Wednesday, May 8, 2013

Too Many Irons In This Fire: “Iron Man 3”

Movie Review by Jack Silbert
On the off-chance that your family hasn’t seen Iron Man 3 yet, I have a controversial suggestion for you: Don’t go. Oh, I know, the kids have been begging. They’ll kind of hate you for a little while if you don’t take them. But maybe years from now—at a wedding, or your retirement party—they’ll come up and say, “Hey, thanks for looking out for me. I finally caught Iron Man 3 and wow, was it kind of lousy.”

Though if you do end up at the multiplex this weekend, I totally understand. Hey, I went to see it. Even sprung for the 3-D. Why? Because I’d seen parts 1 and 2, that’s why. And The Avengers. I liked The Avengers a whole lot! So I was actually looking forward to this.

A bit of flag-waving in Iron Man 3
And now I can report: Iron Man 3 is…
• too confusing and too mature for kids
• not particularly good in almost any regard: story, script, casting, performances

Taking a page from The Dark Knight Rises, our hero gets his butt kicked and then has to regroup at a faraway place (Tennessee instead of a big stupid hole in the ground) before returning for vengeance. So, not very original, but a straightforward enough plot, right? Except the Iron Man filmmakers had to junk it all up. Tony Stark (Robert Downey Jr., of course) is suffering from panic attacks because of the New York battle scenes in The Avengers. Funny, at the end of The Avengers, I seem to remember ol’ wisecracking Stark eating shawarma with his buddies.

"That's SIR Mandarin," says
Ben Kingsley.
But the filmmakers retroactively (and shamelessly) “September 11th-inize” our recollections of that movie, and then make Osama bin Laden the new bad guy here. Except they call him the Mandarin (Osama Ben Kingsley?). But wait, there’s also profit-mad Aldrich Killian (Guy Pearce), who is angry because Stark once snubbed him at the Great Gatsby’s New Years party. (Note to the kids: If a character’s name combines “kill” and “villain,” he’s probably up to no good.) Then they paint Don Cheadle’s metal suit to look like Captain America and not one person says, “Hey, he looks like Captain America.” Next, the President (who looks like George W. Bush) is in trouble and somehow ends up in Cheadle’s suit. Pretty baffling stuff, and—for the third Iron Man movie in a row—we learn that the real evil is the military-industrial complex. Except when Stark is playing with his remote-control drone Iron Men. Then it’s not evil, it’s cool!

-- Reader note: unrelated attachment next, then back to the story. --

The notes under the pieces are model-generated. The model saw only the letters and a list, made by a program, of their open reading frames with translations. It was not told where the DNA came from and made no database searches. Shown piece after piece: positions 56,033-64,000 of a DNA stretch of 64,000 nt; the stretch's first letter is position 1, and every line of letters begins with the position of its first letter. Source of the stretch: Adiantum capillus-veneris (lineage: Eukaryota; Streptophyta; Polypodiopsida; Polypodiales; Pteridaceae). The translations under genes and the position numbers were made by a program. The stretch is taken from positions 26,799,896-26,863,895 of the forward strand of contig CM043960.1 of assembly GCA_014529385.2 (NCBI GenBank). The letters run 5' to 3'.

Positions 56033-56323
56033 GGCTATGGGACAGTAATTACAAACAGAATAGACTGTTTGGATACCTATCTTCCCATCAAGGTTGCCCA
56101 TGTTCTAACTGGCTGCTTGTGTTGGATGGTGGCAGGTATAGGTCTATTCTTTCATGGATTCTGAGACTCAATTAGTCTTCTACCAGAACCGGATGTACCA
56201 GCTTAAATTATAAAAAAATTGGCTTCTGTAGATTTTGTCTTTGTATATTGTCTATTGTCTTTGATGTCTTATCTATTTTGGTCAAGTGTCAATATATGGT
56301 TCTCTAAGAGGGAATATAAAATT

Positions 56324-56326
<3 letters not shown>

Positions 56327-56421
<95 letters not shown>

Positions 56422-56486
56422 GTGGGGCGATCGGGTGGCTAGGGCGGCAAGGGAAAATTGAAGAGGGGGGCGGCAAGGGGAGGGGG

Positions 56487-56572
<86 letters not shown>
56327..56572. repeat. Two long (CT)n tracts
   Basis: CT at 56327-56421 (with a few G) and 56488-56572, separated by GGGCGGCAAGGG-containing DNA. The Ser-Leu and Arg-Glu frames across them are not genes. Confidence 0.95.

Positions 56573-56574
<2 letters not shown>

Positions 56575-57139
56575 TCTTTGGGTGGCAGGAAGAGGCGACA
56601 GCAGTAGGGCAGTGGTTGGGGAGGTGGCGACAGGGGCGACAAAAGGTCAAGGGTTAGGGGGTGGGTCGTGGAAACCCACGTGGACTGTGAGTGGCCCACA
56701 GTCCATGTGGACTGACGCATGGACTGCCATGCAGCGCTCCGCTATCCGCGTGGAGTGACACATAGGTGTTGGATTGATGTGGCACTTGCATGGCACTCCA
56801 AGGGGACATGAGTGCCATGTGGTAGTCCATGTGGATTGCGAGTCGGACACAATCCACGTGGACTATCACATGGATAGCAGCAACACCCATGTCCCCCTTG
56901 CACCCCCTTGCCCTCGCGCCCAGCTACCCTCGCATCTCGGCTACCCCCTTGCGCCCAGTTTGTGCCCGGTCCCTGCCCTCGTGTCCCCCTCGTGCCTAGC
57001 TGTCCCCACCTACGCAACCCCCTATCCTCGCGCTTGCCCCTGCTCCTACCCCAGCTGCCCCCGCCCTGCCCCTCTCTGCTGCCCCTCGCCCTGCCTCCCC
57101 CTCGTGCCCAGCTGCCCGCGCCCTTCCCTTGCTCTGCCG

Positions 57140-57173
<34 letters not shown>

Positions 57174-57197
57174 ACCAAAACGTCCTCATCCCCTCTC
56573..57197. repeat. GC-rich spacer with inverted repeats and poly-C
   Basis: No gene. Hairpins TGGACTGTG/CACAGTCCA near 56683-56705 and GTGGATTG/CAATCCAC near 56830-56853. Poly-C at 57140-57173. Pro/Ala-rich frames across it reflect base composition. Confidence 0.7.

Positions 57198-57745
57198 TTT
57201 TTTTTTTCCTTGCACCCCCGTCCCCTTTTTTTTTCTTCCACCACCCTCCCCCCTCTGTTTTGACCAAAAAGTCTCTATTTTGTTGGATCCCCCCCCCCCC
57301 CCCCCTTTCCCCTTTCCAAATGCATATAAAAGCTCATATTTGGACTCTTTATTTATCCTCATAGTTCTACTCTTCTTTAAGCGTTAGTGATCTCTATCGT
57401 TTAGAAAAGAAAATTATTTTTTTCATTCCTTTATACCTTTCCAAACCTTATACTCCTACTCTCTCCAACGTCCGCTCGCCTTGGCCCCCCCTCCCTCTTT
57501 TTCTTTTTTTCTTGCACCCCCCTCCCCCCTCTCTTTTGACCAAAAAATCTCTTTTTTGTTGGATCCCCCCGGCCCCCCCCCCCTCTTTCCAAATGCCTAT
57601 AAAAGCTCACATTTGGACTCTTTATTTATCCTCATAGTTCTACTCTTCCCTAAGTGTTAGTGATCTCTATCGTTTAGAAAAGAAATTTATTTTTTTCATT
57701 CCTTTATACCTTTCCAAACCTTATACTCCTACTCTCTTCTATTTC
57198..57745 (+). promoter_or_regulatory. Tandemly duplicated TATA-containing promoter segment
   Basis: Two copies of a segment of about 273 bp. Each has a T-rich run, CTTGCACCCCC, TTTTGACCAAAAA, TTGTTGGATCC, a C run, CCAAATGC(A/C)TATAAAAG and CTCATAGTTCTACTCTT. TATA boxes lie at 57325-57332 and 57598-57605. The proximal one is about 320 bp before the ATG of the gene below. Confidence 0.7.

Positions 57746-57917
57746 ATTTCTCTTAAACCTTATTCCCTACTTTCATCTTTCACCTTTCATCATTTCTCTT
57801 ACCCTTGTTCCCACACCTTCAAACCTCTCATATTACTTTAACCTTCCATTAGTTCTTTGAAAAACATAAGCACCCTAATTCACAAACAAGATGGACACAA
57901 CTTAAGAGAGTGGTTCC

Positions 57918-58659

So, all that is pretty “grown up” and complicated, and when you toss in relationship woes, various scantily clad women, and assorted drug and alcohol references, this didn’t seem like much of a movie for the children.

Don Cheadle never asks before
he borrows your clothes.
Oh, but they still want kids in the audience. So they’ve been running that dumb Verizon FiOS commercial for months where the kid dresses up as Iron Man for his science fair. (And just guess what company has very prominent product placement in this movie!) Then they dream up one of the least believable kids in screen history, precocious young Harley, who Stark befriends in Tennessee. And the truth is, nothing is very believable in this movie. The sets are cheap. Scientists look like slick gorgeous actors instead of, you know, scientists. And as for realistic emotions—well, no spoilers, but at a moment when Tony Stark should be incredibly depressed and upset—you guessed it—he’s cracking one-liners again!

Honestly, the kids might not notice. There are a bunch of awesome Iron Man suits whizzing around and there is an absurd number of explosions. Hey, relax, it’s just a comic-book movie, right? I just think kids deserve a lot more. Create a world we recognize, so a hero will truly stand out and truly be needed. Maybe Man of Steel will do a better job. It can’t do too much worse.

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